U.S. Ambassador to NATO: New China Strategy Is a ‘Big Deal’

Julianne Smith on the military alliance’s new strategic concept, Finland’s and Sweden’s accession, and Russia’s war in Ukraine.

By , the editor in chief of Foreign Policy.
U.S.  Ambassador  to NATO Julianne Smith speaks during a news briefing in Brussels on Feb. 15.
U.S.  Ambassador  to NATO Julianne Smith speaks during a news briefing in Brussels on Feb. 15.
U.S.  Ambassador  to NATO Julianne Smith speaks during a news briefing in Brussels on Feb. 15. Johanna Geron/Reuters

However one assesses Russia’s war in Ukraine and how it’s likely to end, one thing is clear: NATO has so far emerged more united, better funded, and with a clearer sense of purpose than it has had in recent years.

One person who has played a quiet but significant part in NATO’s rejuvenation is Julianne Smith, who became the U.S. ambassador to NATO in November 2021. She started her new job at a difficult time. Washington was being criticized for a botched—and unilateral—withdrawal from Afghanistan; NATO allies remained bruised from years of threats by former President Donald Trump to pull the United States from the club; and U.S. intelligence was amassing evidence suggesting Russia was planning to attack Ukraine.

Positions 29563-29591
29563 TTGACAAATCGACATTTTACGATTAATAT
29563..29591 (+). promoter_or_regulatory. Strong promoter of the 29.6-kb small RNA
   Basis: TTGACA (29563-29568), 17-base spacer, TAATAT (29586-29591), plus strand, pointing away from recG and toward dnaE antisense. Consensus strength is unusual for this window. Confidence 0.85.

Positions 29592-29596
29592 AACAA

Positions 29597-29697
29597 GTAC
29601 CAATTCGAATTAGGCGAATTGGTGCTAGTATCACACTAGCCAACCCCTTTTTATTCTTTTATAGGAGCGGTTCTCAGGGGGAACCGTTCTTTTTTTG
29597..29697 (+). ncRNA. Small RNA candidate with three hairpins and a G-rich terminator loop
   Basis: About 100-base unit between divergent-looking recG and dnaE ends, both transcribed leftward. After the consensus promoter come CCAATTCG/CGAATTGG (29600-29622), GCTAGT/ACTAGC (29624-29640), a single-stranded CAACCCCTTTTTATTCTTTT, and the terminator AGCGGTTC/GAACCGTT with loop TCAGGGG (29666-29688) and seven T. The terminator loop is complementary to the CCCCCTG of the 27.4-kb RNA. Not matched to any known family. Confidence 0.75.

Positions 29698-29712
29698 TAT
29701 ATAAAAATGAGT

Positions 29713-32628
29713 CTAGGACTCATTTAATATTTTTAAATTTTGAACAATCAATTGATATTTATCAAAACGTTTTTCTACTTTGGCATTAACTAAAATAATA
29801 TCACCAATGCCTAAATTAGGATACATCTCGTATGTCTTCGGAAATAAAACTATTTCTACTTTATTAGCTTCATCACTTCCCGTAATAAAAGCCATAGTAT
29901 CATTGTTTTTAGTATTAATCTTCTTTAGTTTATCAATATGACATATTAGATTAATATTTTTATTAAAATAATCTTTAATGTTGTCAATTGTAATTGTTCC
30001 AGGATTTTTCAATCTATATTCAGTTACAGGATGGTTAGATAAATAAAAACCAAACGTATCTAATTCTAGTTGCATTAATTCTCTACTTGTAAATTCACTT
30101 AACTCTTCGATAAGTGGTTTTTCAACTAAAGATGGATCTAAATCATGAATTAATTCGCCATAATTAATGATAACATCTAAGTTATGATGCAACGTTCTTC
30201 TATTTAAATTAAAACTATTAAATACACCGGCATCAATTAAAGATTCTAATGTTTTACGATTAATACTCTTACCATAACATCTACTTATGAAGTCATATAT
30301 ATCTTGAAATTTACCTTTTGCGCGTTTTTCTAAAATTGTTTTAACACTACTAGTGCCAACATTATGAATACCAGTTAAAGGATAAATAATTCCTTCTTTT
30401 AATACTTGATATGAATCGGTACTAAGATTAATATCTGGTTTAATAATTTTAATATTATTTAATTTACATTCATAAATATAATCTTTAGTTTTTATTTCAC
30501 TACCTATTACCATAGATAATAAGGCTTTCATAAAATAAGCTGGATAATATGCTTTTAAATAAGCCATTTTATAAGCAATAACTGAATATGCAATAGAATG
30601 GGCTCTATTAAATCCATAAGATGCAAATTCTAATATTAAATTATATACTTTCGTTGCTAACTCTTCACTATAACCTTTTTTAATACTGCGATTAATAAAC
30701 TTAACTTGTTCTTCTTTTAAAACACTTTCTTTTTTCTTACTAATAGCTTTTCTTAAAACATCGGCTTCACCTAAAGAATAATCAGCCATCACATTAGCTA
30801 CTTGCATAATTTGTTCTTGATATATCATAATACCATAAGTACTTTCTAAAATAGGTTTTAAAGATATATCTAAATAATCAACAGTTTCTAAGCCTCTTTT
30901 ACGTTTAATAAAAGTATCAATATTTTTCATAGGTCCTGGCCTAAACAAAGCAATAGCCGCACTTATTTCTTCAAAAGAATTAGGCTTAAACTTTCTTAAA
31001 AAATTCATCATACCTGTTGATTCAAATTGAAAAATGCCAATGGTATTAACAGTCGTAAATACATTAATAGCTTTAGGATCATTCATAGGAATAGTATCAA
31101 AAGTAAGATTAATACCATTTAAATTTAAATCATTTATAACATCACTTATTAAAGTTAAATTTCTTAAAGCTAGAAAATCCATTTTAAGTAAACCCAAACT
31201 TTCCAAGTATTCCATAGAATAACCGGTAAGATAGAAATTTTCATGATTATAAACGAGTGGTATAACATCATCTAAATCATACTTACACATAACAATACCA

Eight months on, NATO is expanding to include Finland and Sweden—two countries that had previously signaled they preferred neutrality over joining a military alliance. Member states are promising to increase their defense spending, and tens of thousands of extra troops have been committed to protect NATO’s eastern flank. Many of these decisions were brokered and announced last week at the NATO Summit in Madrid.

However one assesses Russia’s war in Ukraine and how it’s likely to end, one thing is clear: NATO has so far emerged more united, better funded, and with a clearer sense of purpose than it has had in recent years.